Although the front cover of both the American and British edition of the book indicates this is a book about WWI it takes a more different way of looking at that period. Set in Craiglockhart Hospital in Edinburgh, the book mostly follows psychiatrist W.H. Rivers as he treats the soldiers who have been taken out of service for his treatment. These soldiers are not physically injured but mentally and the idea is that Rivers can ‘cure’ them enough so that they can be sent back to the front line to fight.

The author here has mixed fact with fiction; Dr Rivers really did exist as did several of the patients in the book including Owen and Sassoon. There is an author’s note at the back where she explains that the information on patient’s treatment in the book was obtained from papers which Rivers and others had written at the time. Mental illness caused by the experiences of war was not a subject which had previously been extensively studied and this is reflected in the different types of treatment given to patients depending on which doctor is treating them.
An example of this is where a patient has become so traumatised by his experiences he loses the ability to speak. Where Dr River's treats this condition using Freud and waits for the patient to speak in his own time, another doctor will treat the same condition with electric shocks in a technique which would be classed as torture today. However although this was not brought up in the book (maybe it will in the rest of the trilogy) these men were the lucky ones, many men at the front were executed for cowardice when they showed signs of shell shock.

The patients in the book have various issues such as shell shock, persistent vomiting etc One case which I found particularly fascinating; a doctor who could not stand the sight of blood as a result of all the amputations he has had to perform on the front. There is no medical jargon in the book instead it focuses on whether there is any hope for these men in the future, the guilt these men feel about being away from their friends on the front and what exactly is the point in preserving these men’s mental health only to send them back to an almost certain death?

This does not exactly sound like a fast based war book and indeed it is not, it is however an interesting and understated story. If I have one criticism it is that the author does expect the reader to know a little about the real life patients of Owen and Sassoon. These two were famous war poets that met in hospital; something which I was unaware of so did not really understand some parts in the beginning, but that really is a very minor quibble.

This book very much focuses on the aftermath of war and the doctors and the patients convey sadness and disillusionment which gives the book a poignant feel to it, it was refreshing to read about experiences away from the front. I am glad this is part one of a trilogy because the story felt as though there is more to tell.

Verdict 4/5

Posted by Jess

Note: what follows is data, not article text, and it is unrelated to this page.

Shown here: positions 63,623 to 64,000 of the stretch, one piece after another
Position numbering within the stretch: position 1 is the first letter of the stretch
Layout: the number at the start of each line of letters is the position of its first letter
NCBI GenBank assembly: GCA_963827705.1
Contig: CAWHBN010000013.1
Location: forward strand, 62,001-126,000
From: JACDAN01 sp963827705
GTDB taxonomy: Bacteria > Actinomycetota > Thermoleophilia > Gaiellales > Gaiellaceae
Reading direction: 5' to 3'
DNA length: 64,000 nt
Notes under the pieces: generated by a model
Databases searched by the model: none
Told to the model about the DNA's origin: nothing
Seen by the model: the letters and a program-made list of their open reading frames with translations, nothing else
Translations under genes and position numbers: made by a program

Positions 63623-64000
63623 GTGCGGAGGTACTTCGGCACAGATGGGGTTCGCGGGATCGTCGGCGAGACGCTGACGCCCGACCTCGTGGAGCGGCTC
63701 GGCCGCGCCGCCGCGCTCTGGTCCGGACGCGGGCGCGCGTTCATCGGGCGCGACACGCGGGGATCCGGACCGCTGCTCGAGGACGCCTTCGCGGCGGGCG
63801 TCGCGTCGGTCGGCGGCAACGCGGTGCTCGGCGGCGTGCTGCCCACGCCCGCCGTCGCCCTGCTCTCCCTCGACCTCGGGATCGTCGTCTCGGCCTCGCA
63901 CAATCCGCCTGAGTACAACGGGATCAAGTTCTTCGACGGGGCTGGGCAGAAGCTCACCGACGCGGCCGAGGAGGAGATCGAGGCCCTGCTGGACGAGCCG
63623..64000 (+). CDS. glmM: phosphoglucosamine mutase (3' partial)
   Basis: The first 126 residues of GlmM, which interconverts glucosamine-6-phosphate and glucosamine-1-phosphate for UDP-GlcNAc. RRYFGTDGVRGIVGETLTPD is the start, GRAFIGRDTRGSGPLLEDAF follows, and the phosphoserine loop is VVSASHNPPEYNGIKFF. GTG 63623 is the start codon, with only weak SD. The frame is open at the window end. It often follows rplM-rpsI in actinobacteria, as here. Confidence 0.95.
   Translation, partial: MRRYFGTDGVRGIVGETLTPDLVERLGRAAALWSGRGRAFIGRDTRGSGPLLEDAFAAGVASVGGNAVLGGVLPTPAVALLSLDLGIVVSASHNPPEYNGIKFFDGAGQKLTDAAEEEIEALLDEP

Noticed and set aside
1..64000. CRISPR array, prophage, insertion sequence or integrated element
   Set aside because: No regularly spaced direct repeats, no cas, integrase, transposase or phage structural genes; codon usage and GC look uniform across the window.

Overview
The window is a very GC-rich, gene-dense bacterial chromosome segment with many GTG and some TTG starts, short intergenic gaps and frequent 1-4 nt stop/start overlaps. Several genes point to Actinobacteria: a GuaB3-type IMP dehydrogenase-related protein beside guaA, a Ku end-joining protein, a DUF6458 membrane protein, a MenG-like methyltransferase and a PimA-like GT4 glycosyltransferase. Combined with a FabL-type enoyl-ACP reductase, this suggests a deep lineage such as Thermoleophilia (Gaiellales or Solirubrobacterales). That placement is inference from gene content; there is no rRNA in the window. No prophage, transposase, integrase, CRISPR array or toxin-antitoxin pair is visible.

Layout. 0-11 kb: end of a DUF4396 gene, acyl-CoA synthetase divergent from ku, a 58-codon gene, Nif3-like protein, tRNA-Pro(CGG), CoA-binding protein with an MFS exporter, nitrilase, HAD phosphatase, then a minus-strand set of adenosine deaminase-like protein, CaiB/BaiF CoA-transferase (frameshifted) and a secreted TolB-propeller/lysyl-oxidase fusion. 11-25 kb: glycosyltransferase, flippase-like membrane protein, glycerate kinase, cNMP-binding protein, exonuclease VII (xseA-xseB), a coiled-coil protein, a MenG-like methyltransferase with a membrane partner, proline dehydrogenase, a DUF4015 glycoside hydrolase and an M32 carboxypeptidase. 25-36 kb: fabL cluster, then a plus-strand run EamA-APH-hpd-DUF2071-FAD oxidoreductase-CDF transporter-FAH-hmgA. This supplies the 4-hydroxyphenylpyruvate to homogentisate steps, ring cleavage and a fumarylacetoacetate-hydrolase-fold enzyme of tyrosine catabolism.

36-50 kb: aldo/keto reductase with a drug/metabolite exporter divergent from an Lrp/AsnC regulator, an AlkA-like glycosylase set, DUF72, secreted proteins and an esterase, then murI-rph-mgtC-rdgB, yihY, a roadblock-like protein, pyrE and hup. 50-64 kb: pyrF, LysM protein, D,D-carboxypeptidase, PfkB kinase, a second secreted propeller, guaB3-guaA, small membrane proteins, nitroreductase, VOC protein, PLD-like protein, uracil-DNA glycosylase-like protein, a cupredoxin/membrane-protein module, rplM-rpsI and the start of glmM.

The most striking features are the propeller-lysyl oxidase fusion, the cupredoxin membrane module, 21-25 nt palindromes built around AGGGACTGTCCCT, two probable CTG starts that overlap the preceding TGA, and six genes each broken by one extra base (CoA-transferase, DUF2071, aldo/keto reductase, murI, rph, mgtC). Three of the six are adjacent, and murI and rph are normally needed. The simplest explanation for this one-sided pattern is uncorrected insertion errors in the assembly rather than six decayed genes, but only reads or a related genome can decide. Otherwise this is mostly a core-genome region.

Monday, 26 April 2010

Book Club

Jessica has suggested to me that it might be an interesting ‘experience’ for me to read a book selected by a book club then give my two pennies worth during the following analysis and discussion on the book. I disagree with Jessica wholeheartedly and believe it will be nothing more than an exercise in futility. Does this mean I have escaped this undesirable fate? Of course not.
I detest the idea of book clubs for one simple reason; I don’t like being told what to do.

Don’t get me wrong; I’m not some kind of sad ‘rebel without a cause’ type character. I just like making my own choices in life especially with regards to what I read. I don’t like the idea of someone I have never met dictating to me especially when I didn’t get the opportunity to vote on the book choice in question.

Therefore it is with no small feeling of resentment that I will soon be reading a library copy of ‘My Cousin Rachel’ by Daphne Du Maurier from the online Cornflower Book Group.
I will be perfectly honest; I really don’t like the look of this book. I am not expecting to enjoy it and have a rather negative view on the entire impending ‘experience’ it may well leave me traumatised.

As somebody who has never participated in a book club (either online or in real life) I’ll be giving my honest verdict on both the book and the whole ‘experience’ of the book club.
The things we do for love and blogs!

Posted by Chris

Sunday, 25 April 2010

The boys in the trees by Mary Swan

This weeks NTTVBG hosted on dovegreyreader is The boys in the Trees by Mary Swan. This is still being discussed but the general feeling towards this book is not positive.

The book starts in 19th century England where a young boy climbs a tree to crave his name and to also vow that he will leave his terrible home and abusive father as soon as he possibly can.

We then see this boy 'William Heath' as he and his wife flee to Canada after the death of their three children who have died from diphtheria. William and his wife then have two daughters and settle in the fictional town of Emden, Ontario. Here they seem to find real happiness, they have a house and the youngest daughter enjoys her schooling, William teaches Sunday school and has a good job as a book keeper. But when William is accused of dodgy bookkeeping and is arrested, this causes him to commit an unspeakable crime and then the story follows the residents of the town of Emden as they try to come to terms with what as happened and to ask themselves 'did I miss the signs?'